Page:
Need a 3 page double spaced ANALYTICAL ESSAY. The essay needs to respond to the following statements using the readings attached:
Explain the process of petitioning and how it was a form of resistance. Describe various petitions by slaves and free(d) people.
Please use the attached readings and other sources you find on slave petitions in Afro Latin America history.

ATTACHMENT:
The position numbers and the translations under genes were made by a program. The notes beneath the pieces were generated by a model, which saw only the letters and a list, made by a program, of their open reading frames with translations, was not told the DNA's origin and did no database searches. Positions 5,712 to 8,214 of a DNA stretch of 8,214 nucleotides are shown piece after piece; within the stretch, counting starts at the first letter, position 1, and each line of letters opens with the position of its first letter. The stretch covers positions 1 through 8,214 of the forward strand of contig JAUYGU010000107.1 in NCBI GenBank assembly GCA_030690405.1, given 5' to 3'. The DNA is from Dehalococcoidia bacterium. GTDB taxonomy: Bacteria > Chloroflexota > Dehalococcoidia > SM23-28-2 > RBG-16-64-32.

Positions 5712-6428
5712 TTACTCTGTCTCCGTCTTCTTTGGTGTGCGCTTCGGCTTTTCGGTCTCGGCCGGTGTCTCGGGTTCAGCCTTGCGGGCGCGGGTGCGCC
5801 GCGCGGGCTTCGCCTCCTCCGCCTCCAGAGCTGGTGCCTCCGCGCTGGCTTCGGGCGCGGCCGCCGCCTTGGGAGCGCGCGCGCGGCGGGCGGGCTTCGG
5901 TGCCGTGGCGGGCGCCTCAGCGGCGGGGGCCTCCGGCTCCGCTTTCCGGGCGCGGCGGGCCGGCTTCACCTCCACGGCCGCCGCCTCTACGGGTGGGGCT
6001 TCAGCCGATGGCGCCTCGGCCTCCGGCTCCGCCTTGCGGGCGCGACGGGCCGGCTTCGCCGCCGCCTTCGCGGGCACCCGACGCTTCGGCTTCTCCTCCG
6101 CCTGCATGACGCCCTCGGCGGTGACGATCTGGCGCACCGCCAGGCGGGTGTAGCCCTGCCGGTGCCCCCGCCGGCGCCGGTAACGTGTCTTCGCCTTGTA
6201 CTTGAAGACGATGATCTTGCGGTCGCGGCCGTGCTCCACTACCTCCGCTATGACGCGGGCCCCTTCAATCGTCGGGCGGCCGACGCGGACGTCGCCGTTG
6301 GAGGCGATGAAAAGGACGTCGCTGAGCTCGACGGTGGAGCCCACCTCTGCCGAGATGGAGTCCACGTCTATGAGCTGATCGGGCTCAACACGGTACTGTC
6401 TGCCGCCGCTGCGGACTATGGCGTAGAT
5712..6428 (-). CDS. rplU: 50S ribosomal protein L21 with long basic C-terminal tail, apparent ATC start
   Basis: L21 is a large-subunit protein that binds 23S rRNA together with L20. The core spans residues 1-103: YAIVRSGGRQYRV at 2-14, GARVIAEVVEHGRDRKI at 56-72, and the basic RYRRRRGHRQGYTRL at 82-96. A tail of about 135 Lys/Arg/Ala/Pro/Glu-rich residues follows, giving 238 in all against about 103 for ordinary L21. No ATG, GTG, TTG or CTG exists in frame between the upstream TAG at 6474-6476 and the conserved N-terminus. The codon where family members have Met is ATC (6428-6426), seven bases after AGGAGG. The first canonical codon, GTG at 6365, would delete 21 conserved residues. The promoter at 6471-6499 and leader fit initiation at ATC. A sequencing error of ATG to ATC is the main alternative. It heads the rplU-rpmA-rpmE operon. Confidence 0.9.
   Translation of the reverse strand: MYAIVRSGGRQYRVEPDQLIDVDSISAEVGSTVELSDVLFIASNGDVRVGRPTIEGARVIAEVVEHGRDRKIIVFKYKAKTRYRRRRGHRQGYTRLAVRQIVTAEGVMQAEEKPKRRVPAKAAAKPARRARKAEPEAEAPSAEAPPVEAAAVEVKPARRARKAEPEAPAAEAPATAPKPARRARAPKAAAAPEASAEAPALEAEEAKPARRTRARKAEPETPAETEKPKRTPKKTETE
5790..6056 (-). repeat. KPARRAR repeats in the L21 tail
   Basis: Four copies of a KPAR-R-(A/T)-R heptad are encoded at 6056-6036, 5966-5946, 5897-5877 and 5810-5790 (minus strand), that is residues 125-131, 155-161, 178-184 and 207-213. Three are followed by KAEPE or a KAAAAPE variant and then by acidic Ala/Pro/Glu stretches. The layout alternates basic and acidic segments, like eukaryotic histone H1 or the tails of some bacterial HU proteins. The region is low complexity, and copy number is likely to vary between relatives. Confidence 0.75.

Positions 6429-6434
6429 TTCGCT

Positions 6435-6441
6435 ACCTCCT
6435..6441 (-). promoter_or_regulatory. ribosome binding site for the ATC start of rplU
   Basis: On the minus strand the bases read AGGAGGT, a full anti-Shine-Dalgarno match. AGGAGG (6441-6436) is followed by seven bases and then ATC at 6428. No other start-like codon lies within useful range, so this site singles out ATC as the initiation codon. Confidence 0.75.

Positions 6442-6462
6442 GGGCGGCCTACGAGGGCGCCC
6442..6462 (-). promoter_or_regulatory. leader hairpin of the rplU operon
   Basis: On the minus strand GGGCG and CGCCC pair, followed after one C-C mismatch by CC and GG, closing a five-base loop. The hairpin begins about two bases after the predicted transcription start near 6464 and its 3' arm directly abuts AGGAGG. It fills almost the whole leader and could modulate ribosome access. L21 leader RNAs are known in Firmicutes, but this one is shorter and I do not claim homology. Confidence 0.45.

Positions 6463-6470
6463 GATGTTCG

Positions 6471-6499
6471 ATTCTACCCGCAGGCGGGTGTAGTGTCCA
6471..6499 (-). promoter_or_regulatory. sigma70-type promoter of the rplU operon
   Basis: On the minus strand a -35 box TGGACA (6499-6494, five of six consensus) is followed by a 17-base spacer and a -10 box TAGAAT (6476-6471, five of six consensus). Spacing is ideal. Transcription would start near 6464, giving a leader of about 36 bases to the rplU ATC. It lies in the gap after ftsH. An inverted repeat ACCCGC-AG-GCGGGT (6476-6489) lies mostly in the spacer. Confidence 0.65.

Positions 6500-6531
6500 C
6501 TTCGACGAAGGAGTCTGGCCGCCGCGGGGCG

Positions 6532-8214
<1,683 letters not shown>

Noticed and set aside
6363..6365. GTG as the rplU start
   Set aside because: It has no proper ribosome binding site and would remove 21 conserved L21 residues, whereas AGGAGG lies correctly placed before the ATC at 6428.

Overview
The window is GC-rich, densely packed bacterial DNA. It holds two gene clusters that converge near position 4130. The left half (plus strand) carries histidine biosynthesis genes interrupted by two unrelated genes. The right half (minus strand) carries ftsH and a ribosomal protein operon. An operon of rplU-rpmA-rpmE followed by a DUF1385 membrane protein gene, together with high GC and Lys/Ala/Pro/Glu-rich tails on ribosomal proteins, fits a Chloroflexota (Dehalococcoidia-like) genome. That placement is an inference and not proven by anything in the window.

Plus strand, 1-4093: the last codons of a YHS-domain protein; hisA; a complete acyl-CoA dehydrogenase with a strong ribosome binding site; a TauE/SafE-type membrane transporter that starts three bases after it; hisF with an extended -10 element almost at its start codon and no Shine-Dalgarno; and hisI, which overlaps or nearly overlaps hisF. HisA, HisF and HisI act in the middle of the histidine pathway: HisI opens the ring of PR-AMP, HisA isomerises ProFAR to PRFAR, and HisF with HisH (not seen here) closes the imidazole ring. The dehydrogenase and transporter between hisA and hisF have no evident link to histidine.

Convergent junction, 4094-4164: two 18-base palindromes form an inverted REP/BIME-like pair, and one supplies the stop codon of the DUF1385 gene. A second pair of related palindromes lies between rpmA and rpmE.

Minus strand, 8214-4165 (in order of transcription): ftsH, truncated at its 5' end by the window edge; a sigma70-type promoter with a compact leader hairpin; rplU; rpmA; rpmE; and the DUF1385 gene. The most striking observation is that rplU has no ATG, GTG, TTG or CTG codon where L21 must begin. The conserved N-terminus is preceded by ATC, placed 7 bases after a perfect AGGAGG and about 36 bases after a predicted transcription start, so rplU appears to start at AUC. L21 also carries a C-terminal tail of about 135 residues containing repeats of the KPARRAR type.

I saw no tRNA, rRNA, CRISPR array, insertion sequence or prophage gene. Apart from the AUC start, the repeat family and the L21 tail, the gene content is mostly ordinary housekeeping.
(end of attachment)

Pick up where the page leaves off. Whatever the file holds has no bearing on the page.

Hispanic American Historical Review 87:4 doi 10.1215/00182168-2007-038 Copyright 2007 by Duke University Press “A Lack of Legitimate Obedience and Respect”: Slaves and Their Masters in the Courts of Late Colonial Buenos Aires Lyman L. Johnson Disobedience, in the eyes of anyone who has read history, is man’s original virtue. It is through disobedience that progress has been made, through disobedience and through rebellion. — Oscar Wilde In Buenos Aires, on October 26, 1759, Don Alonso Isidro Rodriguez de la Peña replied in writing to the charge that he held the parda Francisca Marigorta in illegal bondage. After fleeing from his household, Francisca had found tempo- rary refuge with a sympathetic neighbor, Don Bernardo Quiroga. The neighbor had then written to the defensor general de pobres, indios y esclavos (the defender of the poor, Indians, and slaves), Don Pedro Gonzalez Cortina, to lay out Fran- cisca’s claim that she was a free woman held illegally as a slave. According to this unofficial advocate, Francisca had been born to a free mother in the interior city of San Juan and was therefore free from birth. Francisca claimed that she had come to Buenos Aires from her native San Juan as a free servant in Rodriguez de la Peña’s household. Once relocated in Buenos Aires, however, her employer began to “treat [her] as a slave, subjecting [her] to harsh punishments and confining [her] to the house.” When she pro- tested, Rodriguez de la Peña had put her in chains. Because Francisca was “poor and miserable,” the defensor took up her case. He immediately requested that Rodriguez de la Peña produce proof of her condition or stop harassing her. In I wish to thank Charles Cutter, Jerry Dávila, Zephyr Frank, Jane Landers, Bianca Premo, Matt Restall, Susan Socolow, and Ben Vinson, as well as the anonymous readers for the Hispanic American Historical Review, for their helpful comments. This work was supported, in part, by a Senior Faculty Research Grant from The University of North Carolina Charlotte. HAHR874_02_Johnson.indd 631 10/1/07 2:58:27 PM 632 HAHR / November / Johnson response, Rodriguez de la Peña admitted that he could not provide a bill of sale for Francisca because, he claimed, she had been part of a contested inheritance still unresolved by the courts. His claims therefore rested on his self-interested assertion that “Francisca has been in my power for years” and “has served me and my family as a slave” without protest. That is, she was a slave because she had acted like one. Almost one year to the day after her initial appeal to colonial authorities, the court recognized Francisca’s freedom and ordered Rodriguez de la Peña to leave her in peace.1 This article analyzes three types of late colonial court cases found in the Archivo General de la Nación in Buenos Aires, Argentina: individuals held as slaves who disputed their legal status, slaves who demanded the right to purchase their freedom or the freedom of family members, and slaves who demanded the right to seek new masters because of abuses suffered at the hands of their present owners.2 This last process, papel de venta, gave a slave a set term, usu- ally a month, to find a more congenial owner willing to pay the assessed price. Most commonly the defensor — an advocacy position usually filled by one of the cabildo’s regidores, or occasionally an alcalde — represented the plaintiff.3 A 1. Archivo General de la Nación, Buenos Aires, DC-SG, Tribunales (hereafter, AGN- DC-SG, Tribunales), leg. M8, exp. 21. 2. I found 78 cases where individuals held as slaves complained to judicial authorities that they were held illegally. Typically they initiated this process by contacting the defensor general de pobres, indios y esclavos. The defensor was a regidor (member of the town council) selected by his peers to serve as advocate for a one-year term. In an additional 36 cases, slaves demanded the right to purchase their own freedom or that of a family member. Another 19 cases involved slaves who asked the defensor to facilitate relocation to a new master via a papel de venta. This process established the slave’s market price and permitted the slave to arrange for a transfer to a new master. These 133 cases were distributed by decade in the following manner: 1761 – 70 (7.5%), 1771 – 80 (13.5%), 1781 – 90 (25%), 1791 – 1800 (38%), 1801 – 10 (16%). 3. Historians of colonial Spanish America have moved away from studies of administrative and judicial institutions to engage a range of social, cultural, and economic topics. Most of the work on these institutions is vintage in character. See John Preston Moore, The Cabildo in Peru under the Hapsburgs (Durham: Duke Univ. Press, 1954); Constantino Bayle, S.J., Los cabildos secularles en la América española (Madrid: Sapientia, 1952); and W. W. Pierson, “Some Reflections on the Cabildo as an Institution,” HAHR 4, no. 3 (1922): 573 – 96. For an economic treatment, see Clarence Haring, The Spanish Empire in America (New York: Harcourt, Brace and World, 1953), 158 – 78. A useful recent discussion of the Iberian antecedents and early institutionalization in New Spain is found in Agustín Bermudez, “La abogacia de los pobres,” Anuario de Historia del Derecho Español 50 (1980): 1039 – 54. Charles R. Cutter discusses the role of the defensor in the indigenous regions of northern New Spain in The Legal Culture of Northern New Spain, 1700 – 1810 (Albuquerque: Univ. of New Mexico Press, 1995), see 126 – 27 and 136. HAHR874_02_Johnson.indd 632 10/1/07 2:58:27 PM ‘A Lack of Legitimate Obedience and Respect’ 633 small number of cases were brought directly to higher authorities: the audien- cia, the captain general, or the viceroy (after 1776). All these files contain a full statement of the complaint, often amplified in response to the counterclaims of masters or others, as well as the record of all actions initiated by the defensor. Most cases also note the court’s final resolution.4 Cases such as Francisca’s reveal three central characteristics of slavery in late colonial Buenos Aires. First, even though a majority of slave plaintiffs failed to win their cases, the courts did provide slaves with significant leverage in dis- putes with owners. The legal process could drag on for years, during which time the courts often permitted slaves to live and work away from an owner’s direct supervision and control. Therefore, even when an owner prevailed in court, the victor had often been deprived of all or a part of a slave’s labor or income while simultaneously being forced to bear significant court costs (often exceeding 25 percent of a bozal’s market value or 40 percent of the annual income earned by a slave journeyman).5 In some cases owners or purported owners simply gave up the legal battle rather than accept these costs. Slave plaintiffs, on the other hand, generally did not incur legal costs, since their costs were routinely subsi- dized or paid in full by the defensor. Even when slaves were forced to remain in the hands of an oppressive master, the experience of close supervision by court officers and related court costs could force an owner to improve conditions. For many slaves, compelling even a small adjustment in the behavior of an abusive owner must have been viewed as a victory. Second, slaves often found allies outside the slave community in their con- tests with masters, as Francisca’s case demonstrates. These allies might include local officials and other members of propertied and influential groups. In nearly every case examined here, slaves’ claims were supported by the testimony of propertied Spaniards and creoles, many of whom condemned the behavior of particularly cruel masters like Rodriguez de la Peña. Francisca’s case was brought to the attention of the defensor by a sympathetic neighbor who also 4. Within the limited research on the use of courts by slaves, most discussion to this point has not relied on actual court cases. Nevertheless, the topic continues to attract attention. See Alejandro de la Fuente, “Slave Law and Claims-Making in Cuba: The Tannenbaum Debate Revisited,” Law and History Review 22, no. 2 (Summer 2004): 339 – 68. An older but still-useful examination is Norman A. Meiklejohn, “The Implementation of Slave Legislation in Eighteenth-Century New Granada,” in Slavery and Race Relations in Latin America, ed. Robert Brent Toplin (Westport, CT: Greenwood, 1974), 176 – 203. 5. See my “Salarios, precios y costo de vida en el Buenos Aires colonial tardío,” Boletín del Instituto de Historia Argentina y América 2, 3rd series (first half of 1990), esp. 137 – 46, for discussion of wages at this time. HAHR874_02_Johnson.indd 633 10/1/07 2:58:27 PM 634 HAHR / November / Johnson resisted Rodriguez de la Peña’s efforts to seize her. Moreover, the ultimate suc- cess of Francisca’s case depended on the testimony of two Spanish witnesses in her native San Juan, who rejected the claims of Rodriguez de la Peña as cruel and untrue, specifically excoriating him for his misrepresentations. Finally, Pedro Gonzalez Cortina, the Buenos Aires defensor, demonstrated again and again a healthy skepticism about the self-serving testimony of Francisca’s self- professed master, emphasizing in his statements to the court the grave injustice of imposing slavery on a free person. Third, the documents make clear the deeply personal nature of these con- flicts over legal status and treatment. The testimonies illuminate the complex fabric of deference, dependence, affection, loyalty, guilt, animus, and disgust that held masters and slaves together or propelled them apart, sometimes vio- lently. When pursued systematically, the language of the claims and counter- claims reveals the emotional, as well as legal, landscape within which masters and slaves sought to impose their wills.6 The slave plaintiffs generally knew their masters well. In some instances they had dressed them, bathed them, and prepared their meals. Some had had sex with their masters. Many worked with them shoulder to shoulder every day. When these slaves came to see their bond- age as an intolerable injustice, they knew exactly who was at fault. They did not view injustice as the abstracted characteristics of a cruel institution; they instead viewed it as the result of specific actions by the masters with whom they lived in close proximity. As a result, these documents are filled with the white heat of emotion — allegations of betrayal, lies, and physical abuse march across our line of sight. Although slaves often received harsh punishments, many remained unbowed in the face of abuse. A minority found, in the frustration and bitter- ness generated by a master’s violence and lies, the strength to pursue redress in court. The testimony offered to the court in these cases suggests that relations between slaves and masters in late colonial Buenos Aires had a sharp edge. The slaves’ testimonies present few expressions of deference, and even those few were constrained, limited in reach, and formulaic in nature, suggest- ing they were offered narrowly to satisfy the expectations of lawyers and judges. It was more common for slaves, once under the thin protections of the courts, to express contempt, not deference, toward their masters, describing them, for example, as “belligerent,” “cruel,” “filled with pride,” or “filled with hate” for 6. See AGN-DC-SG, Tribunales, leg. S5, exp. 10, for a good example of the heated emotional context within which these contests developed. In this case from the 1770s, a slave was forced to continue working in bondage, “with near fatal consequences and risks,” even though his mother had paid 150 pesos toward his freedom 16 years later. HAHR874_02_Johnson.indd 634 10/1/07 2:58:28 PM ‘A Lack of Legitimate Obedience and Respect’ 635 the slave.7 Free blacks attempting to gain the manumission of a relative were even less constrained, although they worried that their actions or words might provoke an assault on a loved one. One aunt, frustrated by a master’s effort to extract the maximum economic benefit from her niece’s manumission, reported to the defensor that the child was “mistreated brutally because of the hatred this man has for me.”8 Francisca, our initial case, demonstrated little fear of the man who claimed to be her master, despite his use of corporal punishment and chains to control her. She fled from his authority, found a safe refuge, and then filled her letters to authorities with angry denunciations of Rodriguez de la Peña’s character and behavior. After reminding the court of the “many cruel- ties” she had suffered, she demanded that “perpetual silence” be imposed on “this